Wednesday, 13 October 2010

Dude Looks Like A Lady: Men, Women, And Games Which Can't Tell The Difference!

The number of Girl Gamers has continued to rise significantly since the early twenty-first century. Until that time, gaming was considered to be a widely male-dominated aspect of the Entertainment Industry, with games like Street Fighter, Mortal Kombat and Prince of Persia being aimed exclusively at a male audience.

Nevertheless, the development of the Nintendo DS in 2005 led to greater family and casual games being produced. These games also appealed widely to a female audience.

Coupled with this, the Hardcore Gamers market started to feature strong female leads in games like Lara Croft Tomb Raider, Velvet Assassin, and Bayonetta, which increased the validity of being a female gamer.

Nevertheless, whilst video game producers now sought to include female and male avatars in many of their games, they still do not always consider female gamers in the main plot of their games.

Mini Gamers has found that a  number of games contain blatant gender errors, which show that the industry is still promoting video games as a male-only pastime. Here we expose the worst offenders:

 MySims: Agents

Although this game allowed for female avatars (and clearly shows a female on the front of the box), the actual storyline was clearly aimed at male gamers. We created a female avatar (Let's call her 'Minnie Gamers', for example,) and set about choosing a suitable hairstyle and outfit - all good so far.

We then chose our assistant - a male called 'Edgar'. The game starts. The first thing the text on the game says is: "Agent Minnie explained the details of the latest assignment to HIS assistant, Edgar..."

At first this might seem like a minor indiscretion, but at several other points during the game, the accompanying text refers to our obviously feminine detective as 'He', 'Him', or 'His' . Never at any time throughout the game does it refer to our avatar as 'She' or 'Her'.

This must be very off-putting for all the Girl Gamers out there, as the earlier games in the MySims series had a very big appeal to females. The worrying thing is that this game is not the only one that seems to be suffering from some form of gender-confusion.

Enchanted Folk: School of Witchcraft and Wizardry

Anyone who has tried this game will know that it is a brilliant and absorbing game that provides an interesting cross between the worlds of Animal Crossing and Harry Potter to create a  virtual environment set in a Magic Boarding School. Nevertheless, that still doesn't stop Enchanted Folk from getting confused between its male and female characters.

Several times during the game, teachers and other staff at the boarding school refer to our female avater (Minnie Gamers,) as "Young MASTER Minnie," instead of using the feminine term "Young Miss Minnie".

Once again, it may seem a minor point, but it is amazing how annoying this can get after a few hours of gameplay. Nevertheless, if you thought that only Nintendo DS games contained these kinds of errors, then you would be wrong.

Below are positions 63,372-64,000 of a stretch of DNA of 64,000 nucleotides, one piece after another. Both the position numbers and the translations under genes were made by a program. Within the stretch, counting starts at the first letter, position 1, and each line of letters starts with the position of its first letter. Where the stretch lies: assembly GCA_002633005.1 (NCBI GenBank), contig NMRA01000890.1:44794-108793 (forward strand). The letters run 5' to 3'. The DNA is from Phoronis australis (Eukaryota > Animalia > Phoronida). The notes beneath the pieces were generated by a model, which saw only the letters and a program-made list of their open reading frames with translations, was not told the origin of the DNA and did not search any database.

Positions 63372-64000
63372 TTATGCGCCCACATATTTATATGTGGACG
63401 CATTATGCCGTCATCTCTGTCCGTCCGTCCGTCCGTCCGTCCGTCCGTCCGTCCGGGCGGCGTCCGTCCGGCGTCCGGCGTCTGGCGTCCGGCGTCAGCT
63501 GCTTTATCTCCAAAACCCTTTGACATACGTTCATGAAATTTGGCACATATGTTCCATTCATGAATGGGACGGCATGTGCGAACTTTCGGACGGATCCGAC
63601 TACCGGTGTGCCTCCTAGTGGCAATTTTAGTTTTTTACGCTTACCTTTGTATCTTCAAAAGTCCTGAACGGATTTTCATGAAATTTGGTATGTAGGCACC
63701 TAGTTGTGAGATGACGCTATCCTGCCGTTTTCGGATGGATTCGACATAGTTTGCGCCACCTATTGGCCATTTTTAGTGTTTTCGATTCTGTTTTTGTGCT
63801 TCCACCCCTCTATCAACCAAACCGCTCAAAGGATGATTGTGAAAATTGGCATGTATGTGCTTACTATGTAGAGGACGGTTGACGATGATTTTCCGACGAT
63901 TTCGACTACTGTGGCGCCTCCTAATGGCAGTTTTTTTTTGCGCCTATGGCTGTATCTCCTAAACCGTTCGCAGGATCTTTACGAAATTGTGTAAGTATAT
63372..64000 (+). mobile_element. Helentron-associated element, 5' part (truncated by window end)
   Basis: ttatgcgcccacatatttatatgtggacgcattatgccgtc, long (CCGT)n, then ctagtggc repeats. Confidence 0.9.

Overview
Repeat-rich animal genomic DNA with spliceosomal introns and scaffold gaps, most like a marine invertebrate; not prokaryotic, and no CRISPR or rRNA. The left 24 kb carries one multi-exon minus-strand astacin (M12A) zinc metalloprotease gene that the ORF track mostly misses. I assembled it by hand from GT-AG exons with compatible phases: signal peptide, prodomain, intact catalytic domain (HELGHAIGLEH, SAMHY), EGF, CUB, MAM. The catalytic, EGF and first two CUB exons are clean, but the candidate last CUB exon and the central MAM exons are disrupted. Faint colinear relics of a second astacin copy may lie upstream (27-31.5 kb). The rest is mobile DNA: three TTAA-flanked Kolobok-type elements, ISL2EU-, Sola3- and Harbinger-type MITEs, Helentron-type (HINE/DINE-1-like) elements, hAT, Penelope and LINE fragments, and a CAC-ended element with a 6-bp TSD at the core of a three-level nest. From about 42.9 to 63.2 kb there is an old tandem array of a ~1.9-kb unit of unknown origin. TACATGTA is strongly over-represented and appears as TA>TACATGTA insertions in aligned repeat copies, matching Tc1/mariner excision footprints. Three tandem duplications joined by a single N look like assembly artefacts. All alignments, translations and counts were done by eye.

ModNation Racers (PSP)

This particular racing game is big on customisation. When we first reviewed ModNation Racers back in May this year, we were taken aback by all the various costumes, facial features, hairstyles, vehicles and tracks that could be customised to suit the individual player.

This game had a wide range of items aimed at creating the perfect female avatar including pink hair and outfits, bunches, plaits and ponytails, skirts and dresses, lipstick-covered mouths or eye-shadow covered eyes.

Thus a game which has spent so much time making sure that it is also inclusive to female gamers is bound to feature them strongly in the main story mode, right? Wrong.

The game's Career Mode featured a young male racer named 'Tag'. The game then gives players the option to change this character to a created avatar if they wish to do so. Again, we created the female 'Minnie Gamers' avatar and returned to the story mode where we completed our first race in third place.

The commentary at the end of the race did not take into account that we had now chosen a female avatar and said: "HE will have to work harder if HE hopes to beat competitors in the next race..."

Okay, so the odd mention of the wrong gender in the commentary or text description is probably considered trivial by many gamers, but if video game developers are serious about their intention to produce games which can appeal to both males and females alike, then the inclusion of female avatars alongside male ones is clearly not enough.

Therefore, if a game wishes to contain both female and male characters together, then any plots or commentaries should cater for both instances by accurately recognising the gender of the chosen character, and by reflecting this gender in the actual storylines.

Why should female gamers settle for their avatars being refered to as 'He' while a male character being called 'She' throughout a game would clearly be laughable?  This form of androgeny cannot continue if the Video Games Industry hopes to truly attain equality for both its male and female audiences.


Do you consider yourself to be a Girl Gamer? Have you encountered a game that refers to female avatars as 'He'? How does this make you feel? Do you think that female avatars being referred to 'He' or 'Him' is acceptable? What could the Video Games Industry do to rectify this problem?

If you have any thoughts on this issue and would like to share it with others, why not leave us a comment by clicking on the 'Comments' link at the bottom of this post? We would love to hear from you.

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